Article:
(This is part four in a special 5-part series by sports analyst David J. Leonard on the NBA’s abysmal performance when it comes to gender equity.)
Mary Jo Kane, in “Sex sells Sex, Not Women’s Sports” links the marginalization of female athletes to the hegemony of sex within sports. She successfully debunks the claim that sex sells women’s sports: “Sex sells sex, not women’s sports.” As part of the Nation’s series on sports, Kane argues: “Millions of fans around the globe just witnessed such media images and narratives during coverage of the Women’s World Cup in Germany. Perhaps such coverage will start a trend whereby those who cover women’s sports will simply turn on the camera and let us see the reality—not the sexualized caricature—of today’s female athletes. If and when that happens, sportswomen will receive the respect and admiration they so richly deserve.”
This is pretty easy to see as one looks at the ways female athletes enter into the sports media sphere. Historian Patricia Hill Collins notes how contemporary sports cultures works to “simultaneously” “celebrate and ‘feminize” their athleticism by showing women in action and showing their navels”. Coming on the WNBA’s marketing campaign, Collins argues that WNBA “ads all shared another feature — unlike their basketball uniforms that provide more than adequate coverage for their breasts and buttocks, each woman was dressed in fitted sweat pants and in a form-fitting top that, for some exposed a hint of their midriffs, an occasional naval”.
In regards to the WNBA, one has to look no farther than google to see the hegemony of sexualization. If one types in WNBA and “hotties,” “sexy” or “sexiest” one is faced by an avalanche of websites offering top-10 lists. Whether on the Bleacher Report, Spike TV, ESPN, and YouTube, women in the WNBA are far more readily available as sexual objects than ballers. Routinely radio stations and websites pit women of the WNBA in a battle for who will be crowned as the “hottest” WNBA star (see here for example). In these contests, presumably male fans vote for the “hottest player” illustrating the ways in which primarily male fans interact with women ballers: as sex objects, as body parts, as sources of pleasure. Women, thus, enter into the sports realm reaffirming patriarchy and gender boundaries, reinforcing the primacy of males in this space.
The sexualization of women within basketball is of course not limited to WNBA players, but is on full display during each and every NBA game. Over the past decade women have been deposed from their positions as referees and play by play analysts. When the NBA hired two women referees, Violet Palmer and Dee Kantner, in 1999 three years after promoting Cheryl Miller as a play by play analyst, it appeared as if women were shattering the NBA”s glass wall that kept women away from on-court positions of authority. However by 2003, Palmer was the lone woman referee in the NBA and there were no other women doing play by play for nationally televised games. Therefore if you watched an NBA game on TV in the last thirty years the only women you saw was either a sideline television reporter—but that still depended heavily on which team you were viewing and whether it was a televised game. So more likely than not the only women you saw gracing the courts during NBA games were cheerleaders.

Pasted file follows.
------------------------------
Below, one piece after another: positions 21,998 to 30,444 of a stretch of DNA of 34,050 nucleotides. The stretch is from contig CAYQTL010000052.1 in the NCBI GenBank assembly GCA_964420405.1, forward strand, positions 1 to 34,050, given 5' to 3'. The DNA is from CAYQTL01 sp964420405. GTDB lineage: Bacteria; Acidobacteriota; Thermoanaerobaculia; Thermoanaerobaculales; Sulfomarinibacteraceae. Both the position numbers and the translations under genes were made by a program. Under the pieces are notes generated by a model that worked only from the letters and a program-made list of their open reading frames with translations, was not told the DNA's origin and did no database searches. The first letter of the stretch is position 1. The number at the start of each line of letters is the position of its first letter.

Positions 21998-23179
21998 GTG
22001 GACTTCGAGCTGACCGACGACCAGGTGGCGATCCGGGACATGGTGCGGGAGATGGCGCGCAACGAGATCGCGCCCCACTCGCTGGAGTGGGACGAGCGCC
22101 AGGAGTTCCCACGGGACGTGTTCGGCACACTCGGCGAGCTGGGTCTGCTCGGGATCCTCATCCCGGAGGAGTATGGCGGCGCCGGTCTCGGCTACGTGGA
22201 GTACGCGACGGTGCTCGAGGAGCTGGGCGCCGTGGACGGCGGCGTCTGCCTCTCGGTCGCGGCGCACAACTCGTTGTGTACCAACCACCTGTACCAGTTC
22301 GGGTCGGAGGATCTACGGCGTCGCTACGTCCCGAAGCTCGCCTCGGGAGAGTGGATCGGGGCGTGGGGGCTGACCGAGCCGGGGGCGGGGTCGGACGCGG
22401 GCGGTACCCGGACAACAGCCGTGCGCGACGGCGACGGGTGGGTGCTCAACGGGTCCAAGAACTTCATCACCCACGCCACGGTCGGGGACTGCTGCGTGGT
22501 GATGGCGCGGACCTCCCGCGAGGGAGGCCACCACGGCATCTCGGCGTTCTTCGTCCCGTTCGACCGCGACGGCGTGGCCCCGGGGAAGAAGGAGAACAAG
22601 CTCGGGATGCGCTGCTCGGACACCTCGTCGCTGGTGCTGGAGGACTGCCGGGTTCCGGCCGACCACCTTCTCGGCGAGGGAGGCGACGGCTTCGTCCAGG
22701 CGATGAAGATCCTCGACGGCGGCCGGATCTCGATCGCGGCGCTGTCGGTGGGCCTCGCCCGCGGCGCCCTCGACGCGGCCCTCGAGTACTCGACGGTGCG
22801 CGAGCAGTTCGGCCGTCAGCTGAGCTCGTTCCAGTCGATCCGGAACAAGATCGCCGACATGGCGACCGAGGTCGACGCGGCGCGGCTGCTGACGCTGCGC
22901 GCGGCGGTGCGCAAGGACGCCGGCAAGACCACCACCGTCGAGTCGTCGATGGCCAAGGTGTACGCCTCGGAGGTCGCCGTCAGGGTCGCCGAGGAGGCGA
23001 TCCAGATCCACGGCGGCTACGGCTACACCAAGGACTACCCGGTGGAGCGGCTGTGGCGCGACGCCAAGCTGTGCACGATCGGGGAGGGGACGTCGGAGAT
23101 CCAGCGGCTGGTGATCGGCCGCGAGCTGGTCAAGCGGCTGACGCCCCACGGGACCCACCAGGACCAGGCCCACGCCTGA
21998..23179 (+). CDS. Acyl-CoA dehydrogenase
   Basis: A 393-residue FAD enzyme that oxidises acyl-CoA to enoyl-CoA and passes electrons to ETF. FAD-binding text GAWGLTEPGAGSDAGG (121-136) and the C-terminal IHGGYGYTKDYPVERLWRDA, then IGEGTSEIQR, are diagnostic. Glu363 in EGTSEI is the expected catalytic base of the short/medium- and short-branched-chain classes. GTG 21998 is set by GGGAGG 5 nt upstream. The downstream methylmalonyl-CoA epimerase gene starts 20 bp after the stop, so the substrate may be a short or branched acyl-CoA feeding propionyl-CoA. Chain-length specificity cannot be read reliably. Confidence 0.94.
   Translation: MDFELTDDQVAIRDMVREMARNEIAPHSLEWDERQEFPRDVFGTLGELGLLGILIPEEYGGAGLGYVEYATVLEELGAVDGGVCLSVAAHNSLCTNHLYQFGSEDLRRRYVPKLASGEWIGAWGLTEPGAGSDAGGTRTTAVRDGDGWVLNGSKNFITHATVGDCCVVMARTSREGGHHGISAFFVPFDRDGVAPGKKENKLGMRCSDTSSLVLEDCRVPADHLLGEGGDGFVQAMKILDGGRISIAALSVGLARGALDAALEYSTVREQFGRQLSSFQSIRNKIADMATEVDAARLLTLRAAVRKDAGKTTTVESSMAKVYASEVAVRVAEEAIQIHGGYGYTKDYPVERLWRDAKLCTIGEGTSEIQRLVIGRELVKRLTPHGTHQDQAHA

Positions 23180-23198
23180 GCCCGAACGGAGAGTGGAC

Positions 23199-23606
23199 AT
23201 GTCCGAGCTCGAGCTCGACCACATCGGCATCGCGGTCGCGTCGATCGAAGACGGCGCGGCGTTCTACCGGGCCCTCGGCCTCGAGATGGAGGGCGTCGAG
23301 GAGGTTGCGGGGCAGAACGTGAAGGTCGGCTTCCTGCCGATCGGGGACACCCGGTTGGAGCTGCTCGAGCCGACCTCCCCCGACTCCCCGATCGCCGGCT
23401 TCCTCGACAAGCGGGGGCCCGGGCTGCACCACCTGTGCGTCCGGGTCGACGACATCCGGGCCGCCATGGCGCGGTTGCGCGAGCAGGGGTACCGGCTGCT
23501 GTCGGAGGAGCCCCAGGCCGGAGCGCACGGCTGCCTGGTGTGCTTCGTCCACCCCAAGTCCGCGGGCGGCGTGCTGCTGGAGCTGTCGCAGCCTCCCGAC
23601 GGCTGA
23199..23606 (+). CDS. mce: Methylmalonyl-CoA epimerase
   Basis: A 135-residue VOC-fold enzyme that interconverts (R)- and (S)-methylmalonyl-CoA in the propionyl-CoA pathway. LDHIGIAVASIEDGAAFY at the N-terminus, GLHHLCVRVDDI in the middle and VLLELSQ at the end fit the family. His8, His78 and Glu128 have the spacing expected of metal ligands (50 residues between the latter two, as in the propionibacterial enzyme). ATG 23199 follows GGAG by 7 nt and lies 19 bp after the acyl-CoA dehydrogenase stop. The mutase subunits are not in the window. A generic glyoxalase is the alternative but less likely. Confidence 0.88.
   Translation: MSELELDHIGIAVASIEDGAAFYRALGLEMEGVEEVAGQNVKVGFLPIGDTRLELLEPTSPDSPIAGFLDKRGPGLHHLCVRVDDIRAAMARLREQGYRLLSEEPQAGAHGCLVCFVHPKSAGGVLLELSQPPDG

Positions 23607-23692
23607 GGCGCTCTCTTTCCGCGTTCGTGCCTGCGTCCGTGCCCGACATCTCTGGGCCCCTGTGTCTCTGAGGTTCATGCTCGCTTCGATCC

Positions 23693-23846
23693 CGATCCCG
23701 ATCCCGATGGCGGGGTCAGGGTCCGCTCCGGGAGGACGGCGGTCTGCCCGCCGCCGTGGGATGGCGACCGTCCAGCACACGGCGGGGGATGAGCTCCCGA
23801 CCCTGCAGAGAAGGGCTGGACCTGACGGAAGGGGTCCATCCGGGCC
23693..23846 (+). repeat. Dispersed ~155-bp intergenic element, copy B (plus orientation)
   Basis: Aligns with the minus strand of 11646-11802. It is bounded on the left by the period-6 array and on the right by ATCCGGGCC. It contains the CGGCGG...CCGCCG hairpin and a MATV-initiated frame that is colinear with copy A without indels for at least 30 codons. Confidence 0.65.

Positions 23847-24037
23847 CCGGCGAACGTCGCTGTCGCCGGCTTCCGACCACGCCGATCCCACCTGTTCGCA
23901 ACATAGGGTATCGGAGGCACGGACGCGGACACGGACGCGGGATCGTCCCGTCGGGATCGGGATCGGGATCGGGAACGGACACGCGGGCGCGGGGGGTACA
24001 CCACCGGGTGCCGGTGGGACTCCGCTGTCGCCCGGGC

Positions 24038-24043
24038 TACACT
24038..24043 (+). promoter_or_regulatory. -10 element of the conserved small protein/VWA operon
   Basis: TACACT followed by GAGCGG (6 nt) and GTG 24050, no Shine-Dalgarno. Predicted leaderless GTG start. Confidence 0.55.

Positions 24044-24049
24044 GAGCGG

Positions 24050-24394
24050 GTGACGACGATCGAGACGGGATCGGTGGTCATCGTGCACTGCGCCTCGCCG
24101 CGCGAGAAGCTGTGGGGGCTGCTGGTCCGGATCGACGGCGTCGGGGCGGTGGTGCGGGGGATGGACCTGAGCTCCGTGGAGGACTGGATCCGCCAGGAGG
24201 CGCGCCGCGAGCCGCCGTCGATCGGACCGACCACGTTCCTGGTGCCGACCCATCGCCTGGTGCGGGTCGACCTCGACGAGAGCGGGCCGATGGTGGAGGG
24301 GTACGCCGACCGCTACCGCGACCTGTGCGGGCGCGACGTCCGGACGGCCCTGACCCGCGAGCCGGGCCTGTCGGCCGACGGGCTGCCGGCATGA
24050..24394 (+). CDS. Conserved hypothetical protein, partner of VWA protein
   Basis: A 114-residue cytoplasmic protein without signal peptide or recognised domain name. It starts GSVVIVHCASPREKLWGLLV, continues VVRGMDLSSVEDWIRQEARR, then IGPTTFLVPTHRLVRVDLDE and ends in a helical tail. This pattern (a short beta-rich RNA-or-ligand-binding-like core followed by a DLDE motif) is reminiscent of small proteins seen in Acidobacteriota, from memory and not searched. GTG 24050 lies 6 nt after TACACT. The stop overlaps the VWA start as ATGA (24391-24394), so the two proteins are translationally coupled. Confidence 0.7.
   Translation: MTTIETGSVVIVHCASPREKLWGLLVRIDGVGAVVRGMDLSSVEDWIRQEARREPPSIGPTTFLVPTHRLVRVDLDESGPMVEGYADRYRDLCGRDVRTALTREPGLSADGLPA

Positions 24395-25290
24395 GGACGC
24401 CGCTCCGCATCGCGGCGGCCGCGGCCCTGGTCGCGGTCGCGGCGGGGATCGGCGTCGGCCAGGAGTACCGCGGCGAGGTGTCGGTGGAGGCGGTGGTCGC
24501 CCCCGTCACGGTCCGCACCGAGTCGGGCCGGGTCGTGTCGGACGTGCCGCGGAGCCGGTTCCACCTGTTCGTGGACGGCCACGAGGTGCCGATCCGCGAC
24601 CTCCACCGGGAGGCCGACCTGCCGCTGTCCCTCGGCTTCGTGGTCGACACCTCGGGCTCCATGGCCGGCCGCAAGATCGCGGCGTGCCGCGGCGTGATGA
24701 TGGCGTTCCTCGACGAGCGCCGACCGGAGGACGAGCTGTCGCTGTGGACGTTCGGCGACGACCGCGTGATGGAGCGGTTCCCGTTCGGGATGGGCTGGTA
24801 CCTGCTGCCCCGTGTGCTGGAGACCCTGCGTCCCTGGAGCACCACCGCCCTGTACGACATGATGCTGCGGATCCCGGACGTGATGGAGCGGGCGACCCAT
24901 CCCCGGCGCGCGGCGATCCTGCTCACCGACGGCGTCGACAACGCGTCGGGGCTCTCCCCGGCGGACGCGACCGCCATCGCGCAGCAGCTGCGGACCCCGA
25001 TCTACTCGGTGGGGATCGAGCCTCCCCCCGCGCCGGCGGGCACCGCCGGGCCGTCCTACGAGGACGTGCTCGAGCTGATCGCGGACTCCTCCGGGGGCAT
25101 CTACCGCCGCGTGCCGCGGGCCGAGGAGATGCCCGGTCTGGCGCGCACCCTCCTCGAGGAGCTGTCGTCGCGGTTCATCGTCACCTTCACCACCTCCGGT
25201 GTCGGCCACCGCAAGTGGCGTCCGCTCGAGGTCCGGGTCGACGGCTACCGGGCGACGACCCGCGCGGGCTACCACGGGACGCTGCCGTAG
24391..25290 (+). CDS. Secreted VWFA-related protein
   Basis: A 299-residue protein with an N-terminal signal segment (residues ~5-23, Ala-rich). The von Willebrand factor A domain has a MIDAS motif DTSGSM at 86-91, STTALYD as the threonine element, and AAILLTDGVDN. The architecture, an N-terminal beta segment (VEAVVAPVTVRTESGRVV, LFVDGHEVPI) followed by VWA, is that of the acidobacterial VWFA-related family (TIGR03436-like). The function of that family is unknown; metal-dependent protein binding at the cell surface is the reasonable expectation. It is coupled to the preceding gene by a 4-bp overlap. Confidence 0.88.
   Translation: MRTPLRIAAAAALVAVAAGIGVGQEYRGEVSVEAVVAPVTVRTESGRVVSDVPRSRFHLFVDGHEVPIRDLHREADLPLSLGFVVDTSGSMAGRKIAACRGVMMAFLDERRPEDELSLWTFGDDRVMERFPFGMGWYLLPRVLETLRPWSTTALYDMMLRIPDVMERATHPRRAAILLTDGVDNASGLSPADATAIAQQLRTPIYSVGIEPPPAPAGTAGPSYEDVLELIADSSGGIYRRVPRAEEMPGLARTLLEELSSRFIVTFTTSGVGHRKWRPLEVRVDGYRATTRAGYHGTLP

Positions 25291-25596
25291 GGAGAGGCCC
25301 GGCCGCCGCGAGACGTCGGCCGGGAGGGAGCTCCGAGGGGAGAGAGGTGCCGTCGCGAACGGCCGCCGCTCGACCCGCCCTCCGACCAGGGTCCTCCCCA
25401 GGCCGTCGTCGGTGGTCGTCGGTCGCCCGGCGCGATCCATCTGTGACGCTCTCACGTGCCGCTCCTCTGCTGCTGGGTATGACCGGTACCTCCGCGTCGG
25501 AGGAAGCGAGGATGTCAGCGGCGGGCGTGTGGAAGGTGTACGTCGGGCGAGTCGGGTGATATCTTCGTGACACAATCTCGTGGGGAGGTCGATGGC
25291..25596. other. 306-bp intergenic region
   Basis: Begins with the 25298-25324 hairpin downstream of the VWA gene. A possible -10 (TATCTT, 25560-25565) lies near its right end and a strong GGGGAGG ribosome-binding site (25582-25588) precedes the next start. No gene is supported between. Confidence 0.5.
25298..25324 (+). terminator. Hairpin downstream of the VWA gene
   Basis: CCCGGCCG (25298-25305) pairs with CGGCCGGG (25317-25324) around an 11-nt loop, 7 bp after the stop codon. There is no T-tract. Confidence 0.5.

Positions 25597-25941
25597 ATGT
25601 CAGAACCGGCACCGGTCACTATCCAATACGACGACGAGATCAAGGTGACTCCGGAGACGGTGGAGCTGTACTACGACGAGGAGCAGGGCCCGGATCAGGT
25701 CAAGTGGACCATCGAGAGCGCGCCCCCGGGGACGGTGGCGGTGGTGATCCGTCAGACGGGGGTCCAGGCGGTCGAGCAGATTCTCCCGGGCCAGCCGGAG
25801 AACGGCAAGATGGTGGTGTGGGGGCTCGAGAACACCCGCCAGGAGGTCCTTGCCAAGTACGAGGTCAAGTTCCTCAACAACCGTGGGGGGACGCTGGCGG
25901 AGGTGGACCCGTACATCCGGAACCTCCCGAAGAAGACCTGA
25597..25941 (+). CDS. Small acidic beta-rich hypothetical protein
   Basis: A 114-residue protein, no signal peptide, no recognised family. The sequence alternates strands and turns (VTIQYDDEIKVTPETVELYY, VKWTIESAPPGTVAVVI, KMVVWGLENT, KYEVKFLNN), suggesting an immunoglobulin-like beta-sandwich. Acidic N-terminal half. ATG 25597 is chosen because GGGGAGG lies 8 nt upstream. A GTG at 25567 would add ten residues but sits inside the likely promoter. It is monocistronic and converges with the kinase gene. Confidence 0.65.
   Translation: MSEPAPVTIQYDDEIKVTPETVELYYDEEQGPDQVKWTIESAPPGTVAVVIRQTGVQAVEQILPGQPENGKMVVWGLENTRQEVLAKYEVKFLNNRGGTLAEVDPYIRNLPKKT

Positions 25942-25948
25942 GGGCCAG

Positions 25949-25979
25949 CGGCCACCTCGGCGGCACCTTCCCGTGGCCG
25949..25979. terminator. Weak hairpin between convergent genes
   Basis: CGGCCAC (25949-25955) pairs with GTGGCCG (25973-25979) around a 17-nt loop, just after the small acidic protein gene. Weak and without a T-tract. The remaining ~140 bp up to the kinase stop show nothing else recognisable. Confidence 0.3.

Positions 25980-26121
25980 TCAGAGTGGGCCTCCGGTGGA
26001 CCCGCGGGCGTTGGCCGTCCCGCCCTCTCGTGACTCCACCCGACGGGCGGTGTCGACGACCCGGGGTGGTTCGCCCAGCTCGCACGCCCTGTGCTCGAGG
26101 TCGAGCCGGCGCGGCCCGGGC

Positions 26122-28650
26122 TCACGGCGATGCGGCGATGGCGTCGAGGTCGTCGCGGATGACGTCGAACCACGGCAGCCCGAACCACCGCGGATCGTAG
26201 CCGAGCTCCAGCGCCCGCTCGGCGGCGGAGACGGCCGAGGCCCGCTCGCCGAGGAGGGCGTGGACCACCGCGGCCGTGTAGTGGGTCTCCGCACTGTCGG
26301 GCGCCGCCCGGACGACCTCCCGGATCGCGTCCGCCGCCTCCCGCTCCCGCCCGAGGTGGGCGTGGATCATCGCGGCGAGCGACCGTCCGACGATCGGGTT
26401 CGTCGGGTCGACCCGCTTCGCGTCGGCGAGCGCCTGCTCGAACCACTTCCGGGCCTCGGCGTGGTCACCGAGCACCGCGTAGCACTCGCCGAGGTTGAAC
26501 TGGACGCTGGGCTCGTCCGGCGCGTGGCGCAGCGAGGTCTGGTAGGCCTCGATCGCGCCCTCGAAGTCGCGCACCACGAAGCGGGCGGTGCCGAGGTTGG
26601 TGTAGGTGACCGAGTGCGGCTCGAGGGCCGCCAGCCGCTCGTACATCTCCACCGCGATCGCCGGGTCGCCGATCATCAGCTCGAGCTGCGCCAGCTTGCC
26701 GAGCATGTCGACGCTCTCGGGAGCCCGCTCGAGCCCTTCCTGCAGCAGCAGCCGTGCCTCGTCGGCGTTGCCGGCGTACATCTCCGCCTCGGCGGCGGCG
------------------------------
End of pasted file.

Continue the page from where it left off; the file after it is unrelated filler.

The sight of scantily clad cheerleaders who make limited wages for their in-game performances (around $100 dollars per game) affirms that the place of women on the basketball floor is quite clear. Cheerleaders are the most prominent examples of the “sexy babe mode” mode of representing women. According to Kane, the “sexy babe mode” “represents a “hot” female athlete, falls just short of soft pornography.” This carries over into sports media with websites and “mainstream” sports like NBC Sports or Sports Illustrated offering pictorial slide shows, often showing women in sexualized positions (cleavage shots seem to be a requirement for some websites).
In spite of the fact that it operates a professional woman’s basketball league sex and sexuality remains the predominant vehicle through which the NBA transmits images of women. While sex sells sex, it also sells “MEN’S SPORTs.” Whether in advertisements for strip clubs in local newspapers, athlete pictorials, or eye-candy cheerleaders, women in sports remain sexualized objects for the consumption of male consumers.
(This is part three in a special 5-part series by sports analyst David J. Leonard on the NBA’s abysmal performance when it comes to gender equity.)
Following the announcement that Nancy Lieberman was going to become the first female head coach in the NBA system in 2009, the sports media gathered around in celebration. Chris Tomasson asked “Could Nancy Lieberman Become the NBA’s First Female Head Coach?” while Scott Schroeder celebrated Lieberman as “Still a Pioneer.” Although clearly a break through movement for the league, the media focused on celebrating the individual achievement rather than the dismantling of the NBA’s boys-only coaching carousel. For example, Tomasson rhetorically asked: “The D-League today. The NBA tomorrow.” Depicting her as a pioneer, as a trailblazer, and as someone who will open up opportunities for other women in the NBA, he concluded: “If there ever will be a female NBA head coach in my lifetime, I’m thinking Nancy Lieberman has got a shot. Lieberman took the first step toward that Thursday when she was named head coach of the Dallas Mavericks’ D-League team in Frisco, Texas.“
Similarly an Associated Press story, quoting Lieberman as a transformational figure, as someone who has the potential to usher in sea change within the NBA, continued the celebratory tone. It describes her struggle “to break another gender barrier, one she hopes “could be the last barrier.” The efforts to imagine her as a transformational figure, as someone who could lead the NBA into a post-gender reality is evident in comments from Lieberman herself: “I kind of look at President Obama,” she noted. “Everybody knows it’s historical because he’s a man of color. But at the end of the day, regardless of his race, creed, color or gender, he has to be president. Everybody knows I’m a woman, but at the end of the day, regardless of my race, creed, color or gender, I have to win basketball games.